Author’s Blurb: As someone who enjoys the occasional conveyor belt sushi, I’m not exactly willing to fork out money for premium sushi from Japanese fine dining spots. Over the lockdowns, I actually haven’t eaten sushi as it’s always felt like an experience that’s more worth it for dine-ins.
After launching on March 31, 2021, premium Japanese restaurant Umi Omakase decided a month in to bring its sushi to customers. Not just through takeaways and deliveries, but by actually getting its sushi chefs to visit customers’ homes for a unique omakase experience, making the dishes fresh in front of them.
Omakase is a phrase that literally translates into “I’ll leave it up to you”. It’s most commonly used when dining at Japanese restaurants where the customer leaves it up to the chef to select and serve their current seasonal specialities.
Making themselves at home
The restaurant calls their private dining experience Homakase, a portmanteau of the words home and omakase. Mr. Liow, the restaurant’s director, told Vulcan Post that the idea to launch Homakase stemmed from the discomfort some Malaysians felt while dining out during the CMCO earlier this year.
“This is another way for people to have a chance to experience omakase at home,” he shared.
Bookings must be made 3 days in advance so the restaurant can determine how to split its kitchen team and prep the needed equipment. The team will also ask customers about their dietary preferences and allergens to avoid, such as specific seafood or shellfish.
Chefs will then begin packing up their ingredients into an ice box which include whole fishes, cooked sushi rice, seaweed, and other kinds of seafood like uni (sea urchin).
On the predetermined date, the chef will arrive at a customer’s home an hour earlier from the arranged time. They’ll then begin setting up their station, using all the materials packed up from the restaurant.
“We will do everything in front of customers like cutting fish, shaping rice, wrapping seaweed, etc. just like how they get to experience at our restaurant,” explained Mr. Liow.
Even the plates and cutlery are prepared by the chefs, using tableware from Umi Omakase’s restaurant. The whole Homakase experience lasts for 3 hours, after which the chefs will pack up any leftover fish, dishes, and equipment before departing, leaving their customers’ homes spotless.
Fresh from the ocean
Umi Omakase claims to source its seasonal seafood fresh from the oceans of Japan. Meanwhile, its restaurant’s design is described to carry the Zen philosophy in mind. Simply looking at pictures of the restaurant, it’s clear a lot of thought and care went into it; one can only imagine being there in person.
From their menu, omakase is served as lunch and dinner packages at the restaurant, which can cost between RM150-RM480 and RM450-RM1,180 respectively, depending on the ingredients used.
The restaurant’s chefs are headed by Chef Shiga who has established himself as a well-known omakase chef in Japan. He’s regularly invited overseas to places like Shanghai, Phuket, and KL to coach in the art of omakase.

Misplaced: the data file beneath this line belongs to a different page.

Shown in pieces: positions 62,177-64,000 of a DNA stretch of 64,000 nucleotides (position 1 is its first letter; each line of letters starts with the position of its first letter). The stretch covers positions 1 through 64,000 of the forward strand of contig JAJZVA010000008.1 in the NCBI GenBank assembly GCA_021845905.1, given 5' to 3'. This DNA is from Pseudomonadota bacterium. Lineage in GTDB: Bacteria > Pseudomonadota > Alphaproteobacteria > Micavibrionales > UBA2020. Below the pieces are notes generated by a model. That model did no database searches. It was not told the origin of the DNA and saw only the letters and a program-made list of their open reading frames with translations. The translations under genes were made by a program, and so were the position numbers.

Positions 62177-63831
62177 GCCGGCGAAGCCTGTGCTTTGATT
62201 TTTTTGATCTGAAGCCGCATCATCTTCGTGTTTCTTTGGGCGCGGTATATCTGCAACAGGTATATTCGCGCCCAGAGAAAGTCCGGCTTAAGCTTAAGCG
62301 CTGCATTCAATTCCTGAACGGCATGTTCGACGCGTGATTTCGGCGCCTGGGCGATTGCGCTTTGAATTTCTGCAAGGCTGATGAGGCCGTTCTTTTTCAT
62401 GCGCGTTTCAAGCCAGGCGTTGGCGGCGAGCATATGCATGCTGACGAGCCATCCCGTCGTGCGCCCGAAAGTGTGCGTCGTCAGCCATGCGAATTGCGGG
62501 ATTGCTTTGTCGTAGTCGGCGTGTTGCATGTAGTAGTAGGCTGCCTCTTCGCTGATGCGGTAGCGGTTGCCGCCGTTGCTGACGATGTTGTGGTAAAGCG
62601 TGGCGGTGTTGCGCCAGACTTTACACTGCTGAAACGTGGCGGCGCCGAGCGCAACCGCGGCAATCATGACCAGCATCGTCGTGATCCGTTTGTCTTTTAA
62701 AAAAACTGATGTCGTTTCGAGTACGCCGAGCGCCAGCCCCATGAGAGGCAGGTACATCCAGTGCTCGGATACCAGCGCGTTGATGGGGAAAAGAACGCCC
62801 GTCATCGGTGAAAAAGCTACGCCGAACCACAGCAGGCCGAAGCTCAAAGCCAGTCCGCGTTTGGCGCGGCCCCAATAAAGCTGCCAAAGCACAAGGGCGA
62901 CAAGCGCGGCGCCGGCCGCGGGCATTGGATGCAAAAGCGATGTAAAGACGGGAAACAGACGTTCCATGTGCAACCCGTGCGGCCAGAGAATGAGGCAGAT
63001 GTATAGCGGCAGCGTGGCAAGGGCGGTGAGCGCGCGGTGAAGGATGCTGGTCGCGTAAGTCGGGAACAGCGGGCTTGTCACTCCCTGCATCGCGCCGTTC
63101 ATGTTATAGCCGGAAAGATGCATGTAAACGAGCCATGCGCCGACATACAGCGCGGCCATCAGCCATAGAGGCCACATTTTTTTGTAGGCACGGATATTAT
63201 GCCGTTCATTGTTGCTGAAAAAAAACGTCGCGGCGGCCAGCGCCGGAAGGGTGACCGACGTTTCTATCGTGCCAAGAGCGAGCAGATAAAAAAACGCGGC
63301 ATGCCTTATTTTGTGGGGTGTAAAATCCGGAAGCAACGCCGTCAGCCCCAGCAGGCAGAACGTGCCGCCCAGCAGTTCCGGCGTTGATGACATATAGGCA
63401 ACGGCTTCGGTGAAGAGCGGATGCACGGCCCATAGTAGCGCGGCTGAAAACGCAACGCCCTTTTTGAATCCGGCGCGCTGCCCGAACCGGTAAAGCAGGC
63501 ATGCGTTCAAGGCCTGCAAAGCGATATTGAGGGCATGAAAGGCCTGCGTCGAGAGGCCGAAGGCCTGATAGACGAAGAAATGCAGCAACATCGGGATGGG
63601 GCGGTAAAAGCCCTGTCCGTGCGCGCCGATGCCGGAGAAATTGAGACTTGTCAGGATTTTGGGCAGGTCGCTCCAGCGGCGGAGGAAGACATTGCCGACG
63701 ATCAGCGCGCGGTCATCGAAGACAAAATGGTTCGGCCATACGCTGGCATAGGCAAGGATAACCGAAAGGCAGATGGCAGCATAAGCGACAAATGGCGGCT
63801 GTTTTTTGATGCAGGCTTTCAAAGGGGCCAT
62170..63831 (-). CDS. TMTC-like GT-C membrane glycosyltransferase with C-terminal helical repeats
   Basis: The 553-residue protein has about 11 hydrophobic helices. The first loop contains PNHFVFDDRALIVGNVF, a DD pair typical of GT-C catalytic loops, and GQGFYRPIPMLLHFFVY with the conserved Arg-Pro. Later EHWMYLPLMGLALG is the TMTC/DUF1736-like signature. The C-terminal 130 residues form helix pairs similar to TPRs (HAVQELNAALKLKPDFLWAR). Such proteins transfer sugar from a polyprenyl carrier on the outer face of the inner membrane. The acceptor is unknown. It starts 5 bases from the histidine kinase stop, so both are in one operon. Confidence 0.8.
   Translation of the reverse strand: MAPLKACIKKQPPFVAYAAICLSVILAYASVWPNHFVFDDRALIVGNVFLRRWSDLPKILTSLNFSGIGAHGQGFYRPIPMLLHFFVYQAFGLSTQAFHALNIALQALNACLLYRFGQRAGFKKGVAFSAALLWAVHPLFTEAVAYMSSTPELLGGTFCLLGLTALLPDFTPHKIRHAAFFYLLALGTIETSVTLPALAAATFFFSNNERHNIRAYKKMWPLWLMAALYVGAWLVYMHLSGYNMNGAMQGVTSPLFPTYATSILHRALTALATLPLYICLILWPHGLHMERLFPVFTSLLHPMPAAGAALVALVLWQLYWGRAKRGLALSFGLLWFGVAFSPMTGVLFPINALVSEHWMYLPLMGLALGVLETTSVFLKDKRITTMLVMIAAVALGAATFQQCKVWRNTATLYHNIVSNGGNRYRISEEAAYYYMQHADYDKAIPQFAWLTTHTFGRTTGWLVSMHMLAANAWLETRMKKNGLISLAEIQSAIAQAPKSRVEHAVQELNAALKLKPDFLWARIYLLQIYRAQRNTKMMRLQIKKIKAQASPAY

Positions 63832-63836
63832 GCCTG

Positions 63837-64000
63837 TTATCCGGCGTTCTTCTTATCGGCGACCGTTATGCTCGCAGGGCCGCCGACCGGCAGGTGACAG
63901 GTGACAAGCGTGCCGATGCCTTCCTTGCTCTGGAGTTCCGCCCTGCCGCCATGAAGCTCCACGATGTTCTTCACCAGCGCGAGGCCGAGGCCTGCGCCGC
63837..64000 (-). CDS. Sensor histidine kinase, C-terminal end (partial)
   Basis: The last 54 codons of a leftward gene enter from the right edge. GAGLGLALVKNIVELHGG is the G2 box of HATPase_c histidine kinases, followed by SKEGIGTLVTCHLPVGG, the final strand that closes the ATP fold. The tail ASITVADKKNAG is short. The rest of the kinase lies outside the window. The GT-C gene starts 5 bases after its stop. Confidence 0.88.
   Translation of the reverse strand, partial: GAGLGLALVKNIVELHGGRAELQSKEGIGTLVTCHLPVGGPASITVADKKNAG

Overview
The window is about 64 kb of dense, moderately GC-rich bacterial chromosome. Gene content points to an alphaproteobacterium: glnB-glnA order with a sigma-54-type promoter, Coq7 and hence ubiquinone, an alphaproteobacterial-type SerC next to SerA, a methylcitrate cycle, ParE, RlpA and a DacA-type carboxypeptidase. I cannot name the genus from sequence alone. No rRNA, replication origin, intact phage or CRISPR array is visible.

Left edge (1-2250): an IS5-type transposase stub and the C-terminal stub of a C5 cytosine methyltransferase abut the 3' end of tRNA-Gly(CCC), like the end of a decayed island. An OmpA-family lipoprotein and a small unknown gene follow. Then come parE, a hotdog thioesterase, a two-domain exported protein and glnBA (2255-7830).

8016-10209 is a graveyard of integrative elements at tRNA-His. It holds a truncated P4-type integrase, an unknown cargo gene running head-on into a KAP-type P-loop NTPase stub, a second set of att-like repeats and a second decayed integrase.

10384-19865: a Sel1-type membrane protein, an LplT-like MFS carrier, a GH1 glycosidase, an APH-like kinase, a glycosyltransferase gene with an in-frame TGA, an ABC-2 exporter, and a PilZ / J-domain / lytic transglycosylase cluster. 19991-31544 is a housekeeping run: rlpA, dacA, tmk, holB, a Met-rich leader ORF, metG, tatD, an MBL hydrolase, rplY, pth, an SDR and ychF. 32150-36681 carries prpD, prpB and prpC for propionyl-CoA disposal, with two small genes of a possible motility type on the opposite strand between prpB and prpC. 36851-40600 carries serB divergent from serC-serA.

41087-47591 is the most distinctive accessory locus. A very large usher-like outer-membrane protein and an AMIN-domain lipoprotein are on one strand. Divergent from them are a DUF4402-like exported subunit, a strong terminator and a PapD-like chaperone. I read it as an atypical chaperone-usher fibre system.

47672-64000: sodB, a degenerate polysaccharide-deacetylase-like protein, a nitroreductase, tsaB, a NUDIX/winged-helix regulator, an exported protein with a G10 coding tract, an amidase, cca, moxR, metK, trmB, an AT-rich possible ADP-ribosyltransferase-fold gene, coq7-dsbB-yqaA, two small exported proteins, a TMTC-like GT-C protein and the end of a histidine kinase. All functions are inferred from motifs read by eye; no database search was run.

Its executive chef, Chef Weikim, is a Malaysian sushi chef who’s spent 15 years training in the art. As the experience involves plenty of interactions with diners, Chef Weikim enjoys displaying his humorous character to entertain customers.
Adapting to the times
There’s no doubt that Homakase presents a different experience for Umi Omakase’s chefs. Should a customer’s apartment have a faulty elevator, the chefs would have to carry up the heavy equipment and a cooler box full of ingredients up.
With regards to the preparation, however, there’s not too much difference between what goes on in the restaurant and with Homakase. Light grilling is involved during the experience for certain sushi, while other dishes are mostly served raw.
A customer would pay RM2,000 for lunch or RM4,000 for dinner, and as Homakase’s prices aren’t based on the number of pax, whether their omakase chefs are cooking for 2, 4, or 6 individuals, the prices stay the same.
It’s no light cost, but Homakase would attract a certain type of customer: those who want to treat themselves during the pandemic and are willing to pay these prices.
Upon the confirmation of each booking, customers must pay a 50% of deposit from the total bill to minimise any last-minute cancellations. It’s an understandable precaution, considering the chefs will be expending extra time and effort to bring Homakase to customers’ homes, and last-minute cancellations would render 3 days’ worth of preparation useless too.
Due to the FMCO’s implementation in June, Homakase has actually been halted, but the restaurant continues to serve its sushi through takeaways and deliveries.
While the Umi Omakase team hasn’t yet confirmed whether or not they will offer this service again once the pandemic is over, it could serve as an additional revenue stream for the restaurant if there’s enough demand for it.
Bottom Line: One advantage of Homakase is that it solves the issue of delivery times that can reduce the freshness of the sushi. The chefs are coming to your home to create the dishes from scratch much like how it’s done in the restaurant, so the food preparation can’t get any fresher than that.
- You can learn more about Umi Omakase here.
- You can read about other Malaysian startups we’ve covered here.
Featured Image Credit: Umi Omakase